Probabilistic Models 1

The session Probabilistic Models 1 will be held on tuesday, 2019-09-17, from 11:00 to 12:40, at room 1.011. The session chair is Hollmen Jaakko.


11:00 - 11:20
Scalable Large Margin Gaussian Process Classification (116)
Martin Wistuba (IBM Research), Ambrish Rawat (IBM Research)

We introduce a new Large Margin Gaussian Process (LMGP) model by formulating a pseudo-likelihood for a generalised multi-class hinge loss.We derive a highly scalable training objective for the proposed model using variational-inference and inducing point approximation.Additionally, we consider the joint learning of LMGP-DNN which combines the proposed model with traditional Deep Learning methods to enable learning for unstructured data.We demonstrate the effectiveness of the Large Margin GP with respect to both training time and accuracy in an extensive classification experiment consisting of 68 structured and two unstructured data sets.Finally, we highlight the key capability and usefulness of our model in yielding prediction uncertainty for classification by demonstrating its effectiveness in the tasks of large-scale active learning and detection of adversarial images.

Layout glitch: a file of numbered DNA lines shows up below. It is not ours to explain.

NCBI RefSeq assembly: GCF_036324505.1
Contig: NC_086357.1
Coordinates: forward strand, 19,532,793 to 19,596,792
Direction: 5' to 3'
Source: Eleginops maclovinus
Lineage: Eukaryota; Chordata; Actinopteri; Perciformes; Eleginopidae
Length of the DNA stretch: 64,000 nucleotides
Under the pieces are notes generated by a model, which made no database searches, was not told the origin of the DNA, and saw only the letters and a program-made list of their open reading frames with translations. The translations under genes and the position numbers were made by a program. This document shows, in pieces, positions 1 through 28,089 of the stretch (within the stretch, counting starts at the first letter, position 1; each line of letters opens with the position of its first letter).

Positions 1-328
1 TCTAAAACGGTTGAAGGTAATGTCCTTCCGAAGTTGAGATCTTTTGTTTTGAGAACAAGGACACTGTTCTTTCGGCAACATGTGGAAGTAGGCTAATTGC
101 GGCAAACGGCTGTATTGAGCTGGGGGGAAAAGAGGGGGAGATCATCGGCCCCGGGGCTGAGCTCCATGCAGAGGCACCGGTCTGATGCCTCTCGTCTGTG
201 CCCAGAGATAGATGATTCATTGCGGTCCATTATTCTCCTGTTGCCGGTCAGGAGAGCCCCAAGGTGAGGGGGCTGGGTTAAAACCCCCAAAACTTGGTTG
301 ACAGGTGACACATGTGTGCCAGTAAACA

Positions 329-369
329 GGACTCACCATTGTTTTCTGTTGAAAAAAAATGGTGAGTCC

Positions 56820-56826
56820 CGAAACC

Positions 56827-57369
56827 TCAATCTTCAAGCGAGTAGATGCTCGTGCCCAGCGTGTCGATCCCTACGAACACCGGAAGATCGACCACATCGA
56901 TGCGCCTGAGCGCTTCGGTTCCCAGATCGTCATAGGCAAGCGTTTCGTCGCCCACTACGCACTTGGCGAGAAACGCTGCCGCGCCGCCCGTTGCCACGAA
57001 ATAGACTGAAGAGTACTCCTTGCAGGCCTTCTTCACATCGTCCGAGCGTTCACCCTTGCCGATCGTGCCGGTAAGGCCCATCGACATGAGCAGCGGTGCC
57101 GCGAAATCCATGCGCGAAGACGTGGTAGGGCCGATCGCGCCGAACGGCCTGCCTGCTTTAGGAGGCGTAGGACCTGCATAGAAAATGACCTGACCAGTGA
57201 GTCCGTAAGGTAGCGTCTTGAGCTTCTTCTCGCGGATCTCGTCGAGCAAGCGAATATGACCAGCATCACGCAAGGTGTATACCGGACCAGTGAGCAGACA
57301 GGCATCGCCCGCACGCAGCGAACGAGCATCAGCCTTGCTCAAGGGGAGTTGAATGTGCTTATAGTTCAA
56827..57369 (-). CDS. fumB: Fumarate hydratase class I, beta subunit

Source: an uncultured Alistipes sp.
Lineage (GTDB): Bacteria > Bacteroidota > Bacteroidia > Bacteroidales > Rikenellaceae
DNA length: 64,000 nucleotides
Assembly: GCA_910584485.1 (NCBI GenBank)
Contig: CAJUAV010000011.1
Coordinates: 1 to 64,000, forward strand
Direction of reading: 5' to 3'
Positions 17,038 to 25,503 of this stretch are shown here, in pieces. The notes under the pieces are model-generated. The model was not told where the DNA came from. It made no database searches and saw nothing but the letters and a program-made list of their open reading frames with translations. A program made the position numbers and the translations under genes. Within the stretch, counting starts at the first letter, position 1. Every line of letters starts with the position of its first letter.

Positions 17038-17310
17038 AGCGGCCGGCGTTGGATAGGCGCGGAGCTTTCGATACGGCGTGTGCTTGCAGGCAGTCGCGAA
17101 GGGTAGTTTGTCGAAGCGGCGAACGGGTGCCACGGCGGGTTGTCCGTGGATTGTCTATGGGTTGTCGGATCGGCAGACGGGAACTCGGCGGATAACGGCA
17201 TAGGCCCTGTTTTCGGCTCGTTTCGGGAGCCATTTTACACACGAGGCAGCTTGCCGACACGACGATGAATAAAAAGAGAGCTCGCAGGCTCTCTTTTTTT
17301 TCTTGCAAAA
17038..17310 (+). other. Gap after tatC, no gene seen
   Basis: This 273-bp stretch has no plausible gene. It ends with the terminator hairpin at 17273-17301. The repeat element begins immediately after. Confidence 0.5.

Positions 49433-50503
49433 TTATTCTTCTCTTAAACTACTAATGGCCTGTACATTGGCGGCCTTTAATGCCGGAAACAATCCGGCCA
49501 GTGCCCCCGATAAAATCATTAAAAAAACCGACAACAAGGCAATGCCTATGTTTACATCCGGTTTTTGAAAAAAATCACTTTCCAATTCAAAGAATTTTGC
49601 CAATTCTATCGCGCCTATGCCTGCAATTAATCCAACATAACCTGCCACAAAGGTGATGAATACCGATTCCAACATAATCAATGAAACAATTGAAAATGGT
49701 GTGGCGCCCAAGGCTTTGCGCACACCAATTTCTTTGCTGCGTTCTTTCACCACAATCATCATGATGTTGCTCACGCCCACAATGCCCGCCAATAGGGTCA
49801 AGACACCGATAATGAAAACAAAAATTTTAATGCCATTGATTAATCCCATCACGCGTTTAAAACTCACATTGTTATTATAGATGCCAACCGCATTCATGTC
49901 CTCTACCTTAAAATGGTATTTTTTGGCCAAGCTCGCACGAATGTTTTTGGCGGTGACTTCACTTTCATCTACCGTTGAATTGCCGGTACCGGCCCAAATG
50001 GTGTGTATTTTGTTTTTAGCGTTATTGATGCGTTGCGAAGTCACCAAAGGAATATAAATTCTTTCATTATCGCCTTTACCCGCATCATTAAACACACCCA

11:20 - 11:40
Integrating Learning and Reasoning with Deep Logic Models (182)
Giuseppe Marra (University of Florence; University of Siena), Francesco Giannini (University of Siena), Michelangelo Diligenti (University of Siena), Marco Gori (University of Siena)

Deep learning is very effective at jointly learning feature representations and classification models, especially when dealing with high dimensional input patterns. Probabilistic logic reasoning, on the other hand, is capable of take consistent and robust decisions in complex environments. The integration of deep learning and logic reasoning is still an open-research problem and it is considered to be the key for the development of real intelligent agents. This paper presents Deep Logic Models, which are deep graphical models integrating deep learning and logic reasoning both for learning and inference. Deep Logic Models create an end-to-end differentiable architecture, where deep learners are embedded into a network implementing a continuous relaxation of the logic knowledge. The learning process allows to jointly learn the weights of the deep learners and the meta-parameters controlling the high-level reasoning. The experimental results show that the proposed methodology overcomes the limitations of the other approaches that have been proposed to bridge deep learning and reasoning.